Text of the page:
He was hardly used during his one-year tenure with the Blazers, playing just nine games and averaging only 3.7 minutes when he did step on the court. Under a two-way contract, Brown is supposed to also get run with the franchise’s G-League affiliate. The Blazers are one of two NBA teams who don’t actually have a G-League team. So when he wasn’t suiting up for Portland, Brown was playing for the Texas Legends, the Dallas Mavericks’ G-League affiliate.

Seeing as the Legends are meant to be a developmental team for the Mavericks, they saw no reason to give Moses significant minutes. He only saw a little over 19 minutes per game, but Brown made the most of those minutes. In 30 games with the Legends, Brown averaged 14.4 points, 7.7 rebounds and 1.3 blocks per game. Translated to per-36 minutes, Moses was averaging an absurd 26.8 points, 14.2 rebounds and 2.5 blocks per game.

This helped Brown last with the Blazers through the 2020 playoffs — suiting up twice in the Orlando bubble — though he didn’t see any court time. The Blazers opted not to re-sign him at the end of the year.

Enter OKC

G-League

Oklahoma City noticed what Moses did in his limited minutes for the Texas Legends and signed him to a two-way contract in December. Early on in the 2021 NBA season, Moses was getting similar run to the kind of minutes he was getting on the Blazers.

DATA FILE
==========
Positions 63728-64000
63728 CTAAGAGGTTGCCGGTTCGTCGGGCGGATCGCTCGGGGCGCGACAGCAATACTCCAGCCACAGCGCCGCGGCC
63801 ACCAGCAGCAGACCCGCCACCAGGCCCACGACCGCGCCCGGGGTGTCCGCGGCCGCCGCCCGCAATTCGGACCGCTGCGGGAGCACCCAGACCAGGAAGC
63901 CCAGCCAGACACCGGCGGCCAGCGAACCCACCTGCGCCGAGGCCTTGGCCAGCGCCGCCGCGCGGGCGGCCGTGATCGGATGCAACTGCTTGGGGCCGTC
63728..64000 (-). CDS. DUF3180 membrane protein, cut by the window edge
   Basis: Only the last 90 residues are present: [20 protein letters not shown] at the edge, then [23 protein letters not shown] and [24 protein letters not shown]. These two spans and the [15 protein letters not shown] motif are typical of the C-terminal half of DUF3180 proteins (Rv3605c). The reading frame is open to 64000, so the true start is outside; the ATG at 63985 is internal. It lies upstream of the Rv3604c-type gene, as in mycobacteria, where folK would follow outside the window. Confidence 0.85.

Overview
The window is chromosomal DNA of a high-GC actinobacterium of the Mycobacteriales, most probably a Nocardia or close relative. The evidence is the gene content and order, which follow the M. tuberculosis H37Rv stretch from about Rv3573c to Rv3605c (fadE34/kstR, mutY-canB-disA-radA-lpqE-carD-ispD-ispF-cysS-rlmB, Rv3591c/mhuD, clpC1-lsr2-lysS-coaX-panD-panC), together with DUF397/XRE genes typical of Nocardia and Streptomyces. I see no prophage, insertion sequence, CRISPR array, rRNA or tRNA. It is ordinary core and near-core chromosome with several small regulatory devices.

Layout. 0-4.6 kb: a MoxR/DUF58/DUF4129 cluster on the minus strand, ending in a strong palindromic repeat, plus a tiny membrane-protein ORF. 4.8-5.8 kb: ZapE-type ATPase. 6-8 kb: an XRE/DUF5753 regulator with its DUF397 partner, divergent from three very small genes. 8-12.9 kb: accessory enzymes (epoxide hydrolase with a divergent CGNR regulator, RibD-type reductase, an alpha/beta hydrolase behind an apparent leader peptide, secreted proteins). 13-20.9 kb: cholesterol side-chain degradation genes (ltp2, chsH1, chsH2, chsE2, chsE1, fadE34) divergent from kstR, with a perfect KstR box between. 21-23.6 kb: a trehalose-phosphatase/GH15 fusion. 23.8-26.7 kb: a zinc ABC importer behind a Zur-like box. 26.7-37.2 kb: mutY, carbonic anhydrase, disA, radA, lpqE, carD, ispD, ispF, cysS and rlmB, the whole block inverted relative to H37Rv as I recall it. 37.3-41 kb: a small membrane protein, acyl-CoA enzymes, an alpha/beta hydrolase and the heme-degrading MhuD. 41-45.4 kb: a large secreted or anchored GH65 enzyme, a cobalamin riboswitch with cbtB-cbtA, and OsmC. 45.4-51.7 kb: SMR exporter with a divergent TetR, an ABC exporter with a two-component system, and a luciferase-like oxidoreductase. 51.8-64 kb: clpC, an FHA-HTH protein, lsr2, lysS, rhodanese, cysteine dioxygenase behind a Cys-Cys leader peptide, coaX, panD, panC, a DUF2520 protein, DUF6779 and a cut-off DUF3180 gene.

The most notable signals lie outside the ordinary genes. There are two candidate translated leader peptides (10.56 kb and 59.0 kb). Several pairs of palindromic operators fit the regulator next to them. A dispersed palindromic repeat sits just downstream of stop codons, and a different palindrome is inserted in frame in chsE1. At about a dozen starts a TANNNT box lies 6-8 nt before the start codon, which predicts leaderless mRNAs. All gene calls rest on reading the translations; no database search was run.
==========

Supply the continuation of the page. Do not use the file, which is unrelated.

Then he was sent down to play with the Oklahoma City Blue in the G-League Bubble. That’s where he exploded.

In 14 games with the Blue, Moses averaged 18.5 points, 13.9 rebounds and 1.9 blocks in about 26 minutes per game. Even more impressive, of the 13.9 rebounds, on average six of them were offensive.

Thunder

That was enough to convince Oklahoma City to give Moses a a shot at significant minutes with the big-boy team.

Nine games and five starts later, Moses put up the sixth-most rebounds against the Celtics in the past 20 years. Now, in the 17 games since his first start in mid-March, Moses is averaging 11.6 points, 11.2 rebounds and 1.4 blocks per game in a little over 27 minutes per game.

It seems inevitable that he will continue to improve. There are still holes in his game and flaws that he needs to correct.

Regardless, he’s flashed brilliance. So did Dort in the 2020 NBA Playoff Bubble. Shortly thereafter, Dort quickly became one of the league’s best defenders.

No one knows what Moses’ ceiling is, but he’s already defied initial expectations. Oklahoma City just signed Moses Brown to a multi-year deal to find out what that ceiling is.

The rest of this season could be telling to what kind of NBA player Moses Brown turns out to be.

Follow us on Twitter @ThunderLead for the latest Thunder news and insight. 

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About Adrian Walker

Graduate from UNC Chapel Hill with a degree in Broadcast Journalism. Been covering sports since I was 14 years old. I have an Emmy nomination to my name and have helped produce two documentaries. I Co-Host a podcast called the Flight School Podcast which can be found on Spotify and iTunes. My mind is basically a storage base for every known fact about Russell Westbrook.